On the evening of Grand Central Terminal’s 100th birthday, 135 Improv Everywhere participants staged a surprise performance in the grand windows on the terminal’s west side. Equipped with a variety of LED flashlights and camera flashes, performers appeared suddenly and unannounced along three floors of windows, creating a shower of light for the commuters and tourists below.
This project took place at the invitation of MTA Arts for Transit as part of the centennial celebration of Grand Central Terminal.
Enjoy the video first and then go behind the scenes with our mission report and photos below.
It was almost exactly six years ago when we staged our Frozen Grand Central
mission. 32 Million views later, it’s our most popular of all time. So I was thrilled when Arts for Transit approached me and asked if I would be interested in staging something in the Grand Central Terminal on its 100th birthday. While scouting the terminal with them, I noticed someone walking on the catwalks. I had never even realized the catwalks were there. They aren’t open to the public and are only used by employees to get from one side of the building to the other without having to use the elevators. The sight of one person walking by was striking. I figured a large group of people would be even better.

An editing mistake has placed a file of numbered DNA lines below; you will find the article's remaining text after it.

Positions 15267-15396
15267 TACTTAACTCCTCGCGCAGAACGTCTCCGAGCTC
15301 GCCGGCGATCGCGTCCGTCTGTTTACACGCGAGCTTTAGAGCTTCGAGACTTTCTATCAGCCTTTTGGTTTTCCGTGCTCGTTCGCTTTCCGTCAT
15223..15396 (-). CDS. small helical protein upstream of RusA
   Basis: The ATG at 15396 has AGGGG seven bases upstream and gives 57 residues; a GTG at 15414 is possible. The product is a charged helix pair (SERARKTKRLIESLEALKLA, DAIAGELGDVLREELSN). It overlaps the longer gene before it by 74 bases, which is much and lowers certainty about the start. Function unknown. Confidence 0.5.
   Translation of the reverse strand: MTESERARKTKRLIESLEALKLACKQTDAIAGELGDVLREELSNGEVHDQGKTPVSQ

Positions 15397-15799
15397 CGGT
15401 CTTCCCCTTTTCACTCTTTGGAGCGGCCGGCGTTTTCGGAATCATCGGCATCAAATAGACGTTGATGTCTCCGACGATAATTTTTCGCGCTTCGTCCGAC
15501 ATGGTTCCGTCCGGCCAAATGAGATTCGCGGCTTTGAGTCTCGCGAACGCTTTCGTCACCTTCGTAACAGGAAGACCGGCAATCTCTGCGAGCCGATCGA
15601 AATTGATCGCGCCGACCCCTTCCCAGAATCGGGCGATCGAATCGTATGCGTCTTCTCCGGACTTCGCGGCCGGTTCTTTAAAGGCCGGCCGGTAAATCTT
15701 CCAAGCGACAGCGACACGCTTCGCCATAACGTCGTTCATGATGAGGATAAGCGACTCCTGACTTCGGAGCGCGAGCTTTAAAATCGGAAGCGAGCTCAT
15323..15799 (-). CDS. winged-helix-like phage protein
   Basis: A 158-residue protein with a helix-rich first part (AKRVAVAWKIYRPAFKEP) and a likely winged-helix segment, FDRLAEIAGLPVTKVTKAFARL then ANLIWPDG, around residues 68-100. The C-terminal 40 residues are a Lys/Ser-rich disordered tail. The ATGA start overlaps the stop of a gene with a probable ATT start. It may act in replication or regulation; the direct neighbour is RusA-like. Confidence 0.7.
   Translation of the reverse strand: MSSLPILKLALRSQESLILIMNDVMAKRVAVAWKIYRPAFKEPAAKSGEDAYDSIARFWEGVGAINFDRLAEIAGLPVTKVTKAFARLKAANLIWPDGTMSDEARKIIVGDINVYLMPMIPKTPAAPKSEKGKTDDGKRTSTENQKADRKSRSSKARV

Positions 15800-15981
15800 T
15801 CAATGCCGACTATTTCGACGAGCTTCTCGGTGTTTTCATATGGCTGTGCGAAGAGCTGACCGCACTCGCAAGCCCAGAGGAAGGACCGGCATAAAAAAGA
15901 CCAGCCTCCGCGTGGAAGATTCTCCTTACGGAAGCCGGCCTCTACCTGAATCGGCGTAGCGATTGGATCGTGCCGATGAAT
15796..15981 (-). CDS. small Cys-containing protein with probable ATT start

This project ended up having similarities to many past Improv Everywhere missions. We took over windows in Look Up More
. We experimented with flashlights in The Mp3 Experiment Eight
. And of course it would be the same location as Frozen Grand Central.
The performers arrived not knowing what the project would be. They were just told to dress in black, bring a flashlight and a camera, and meet at a table outside Grand Central. Once they arrived they were escorted up into a green room and given a special LED flashlight that could do white, red, and green light.
The choreography was all delivered via a prerecorded narrator. We placed wireless speakers in the catwalks and broadcast the narration track to them simultaneously. Agent Tyler Walker recorded the instructions: “On my cue, everyone turn your red light on. 1, 2, 3, GO.” We had exactly one rehearsal in the green room before heading out to the performance.
The performance photos:
Agent Alan “Ace$Thugg” Corey had a special dance solo. Agent Brian Fountain and Agent Sadia Corey pointed their lights at him while he danced as the rest of the windows went to black. Agent Ace$Thugg had a similar solo in the upper right hand window for Look Up More
eight years ago.
The performers’ perspective.
The performance could also be viewed outside the terminal on Vanderbilt Avenue.